We set up camp at the foot of Mont Thabor. To our east lay Italy and to our west France. Not far from our tent, a rocky chasm, like the gullet of a large beast, swallowed bowls of churning water as the larch trees about our persons swayed in a mellow breeze. The afternoon was warm and our minds placid.
With my bare feet cushioned above the short, springy grass, I was surprised to see a bottle fly – metallic-jade and cobalt across its thorax – drop dead from the air. The insect landed close to my toes, on its back and motionless. A minute or two later, a lone ant turned up at the scene, soon joined by an army of a dozen or more. Heaving, lifting and guiding, it wasn’t long before the fly, and indeed the squadron of well-organised ants, disappeared out of sight.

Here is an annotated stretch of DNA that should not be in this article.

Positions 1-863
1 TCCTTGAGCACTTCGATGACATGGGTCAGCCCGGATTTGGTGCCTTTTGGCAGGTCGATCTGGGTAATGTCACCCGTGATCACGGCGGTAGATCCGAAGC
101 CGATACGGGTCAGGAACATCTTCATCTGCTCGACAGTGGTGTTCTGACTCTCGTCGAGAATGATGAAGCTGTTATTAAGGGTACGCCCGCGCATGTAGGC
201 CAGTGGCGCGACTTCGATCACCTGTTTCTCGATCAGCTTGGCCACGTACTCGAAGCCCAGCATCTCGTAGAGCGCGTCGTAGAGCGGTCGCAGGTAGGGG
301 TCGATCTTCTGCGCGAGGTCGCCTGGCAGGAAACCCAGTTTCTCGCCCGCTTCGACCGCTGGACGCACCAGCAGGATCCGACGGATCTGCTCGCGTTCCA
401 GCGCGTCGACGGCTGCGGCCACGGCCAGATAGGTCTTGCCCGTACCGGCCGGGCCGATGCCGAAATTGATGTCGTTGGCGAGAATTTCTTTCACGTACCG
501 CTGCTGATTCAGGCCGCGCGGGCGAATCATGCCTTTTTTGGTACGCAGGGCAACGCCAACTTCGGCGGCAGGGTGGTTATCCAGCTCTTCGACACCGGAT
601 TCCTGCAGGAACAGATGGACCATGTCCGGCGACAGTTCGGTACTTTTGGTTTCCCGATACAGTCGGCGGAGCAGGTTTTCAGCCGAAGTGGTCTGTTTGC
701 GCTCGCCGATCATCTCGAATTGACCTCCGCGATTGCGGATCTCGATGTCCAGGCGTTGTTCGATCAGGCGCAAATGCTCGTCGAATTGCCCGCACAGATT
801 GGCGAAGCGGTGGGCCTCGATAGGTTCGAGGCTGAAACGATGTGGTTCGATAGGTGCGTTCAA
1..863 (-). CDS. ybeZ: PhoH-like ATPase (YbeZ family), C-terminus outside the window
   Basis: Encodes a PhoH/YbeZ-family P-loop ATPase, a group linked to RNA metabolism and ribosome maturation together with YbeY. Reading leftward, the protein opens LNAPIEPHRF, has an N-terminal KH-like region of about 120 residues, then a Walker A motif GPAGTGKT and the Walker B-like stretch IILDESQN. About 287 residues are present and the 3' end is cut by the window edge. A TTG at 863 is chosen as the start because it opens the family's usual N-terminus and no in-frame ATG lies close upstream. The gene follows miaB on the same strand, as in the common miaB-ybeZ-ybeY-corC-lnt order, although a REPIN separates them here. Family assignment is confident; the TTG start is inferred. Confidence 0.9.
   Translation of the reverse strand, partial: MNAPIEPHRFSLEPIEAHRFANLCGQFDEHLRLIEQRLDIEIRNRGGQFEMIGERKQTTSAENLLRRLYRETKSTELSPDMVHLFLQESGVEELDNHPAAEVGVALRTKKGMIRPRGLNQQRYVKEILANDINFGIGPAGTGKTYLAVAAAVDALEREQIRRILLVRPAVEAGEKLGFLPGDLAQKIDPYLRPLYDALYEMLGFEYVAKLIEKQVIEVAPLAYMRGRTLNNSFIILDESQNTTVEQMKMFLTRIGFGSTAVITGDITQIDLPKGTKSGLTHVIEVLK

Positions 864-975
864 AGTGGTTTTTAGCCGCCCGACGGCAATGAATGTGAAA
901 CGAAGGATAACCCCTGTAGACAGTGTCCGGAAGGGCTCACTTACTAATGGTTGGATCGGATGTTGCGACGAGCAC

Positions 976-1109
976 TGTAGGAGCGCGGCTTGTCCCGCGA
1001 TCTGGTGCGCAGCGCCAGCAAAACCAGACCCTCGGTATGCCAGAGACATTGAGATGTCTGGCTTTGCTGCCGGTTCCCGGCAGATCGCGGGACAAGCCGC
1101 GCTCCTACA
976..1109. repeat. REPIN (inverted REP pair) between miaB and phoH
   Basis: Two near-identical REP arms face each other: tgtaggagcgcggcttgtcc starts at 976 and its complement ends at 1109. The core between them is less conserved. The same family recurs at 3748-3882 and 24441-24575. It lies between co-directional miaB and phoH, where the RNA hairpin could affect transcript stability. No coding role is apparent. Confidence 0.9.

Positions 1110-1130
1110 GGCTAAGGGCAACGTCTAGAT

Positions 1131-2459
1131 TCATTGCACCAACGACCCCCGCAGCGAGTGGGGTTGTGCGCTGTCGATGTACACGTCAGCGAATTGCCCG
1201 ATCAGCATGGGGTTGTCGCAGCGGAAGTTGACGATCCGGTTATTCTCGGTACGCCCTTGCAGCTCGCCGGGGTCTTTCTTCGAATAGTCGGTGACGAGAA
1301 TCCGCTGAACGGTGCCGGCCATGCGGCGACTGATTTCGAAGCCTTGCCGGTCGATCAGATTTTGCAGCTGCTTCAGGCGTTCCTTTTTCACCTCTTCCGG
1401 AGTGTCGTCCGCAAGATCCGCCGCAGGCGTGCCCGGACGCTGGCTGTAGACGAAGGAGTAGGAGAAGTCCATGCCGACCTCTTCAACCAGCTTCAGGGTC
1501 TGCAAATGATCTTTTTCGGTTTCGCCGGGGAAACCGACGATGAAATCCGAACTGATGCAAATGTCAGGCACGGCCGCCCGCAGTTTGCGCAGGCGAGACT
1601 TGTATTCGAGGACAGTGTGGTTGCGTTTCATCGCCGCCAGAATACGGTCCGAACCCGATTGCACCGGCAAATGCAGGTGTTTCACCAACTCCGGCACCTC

Do we – organisms – live for ourselves and die for each other?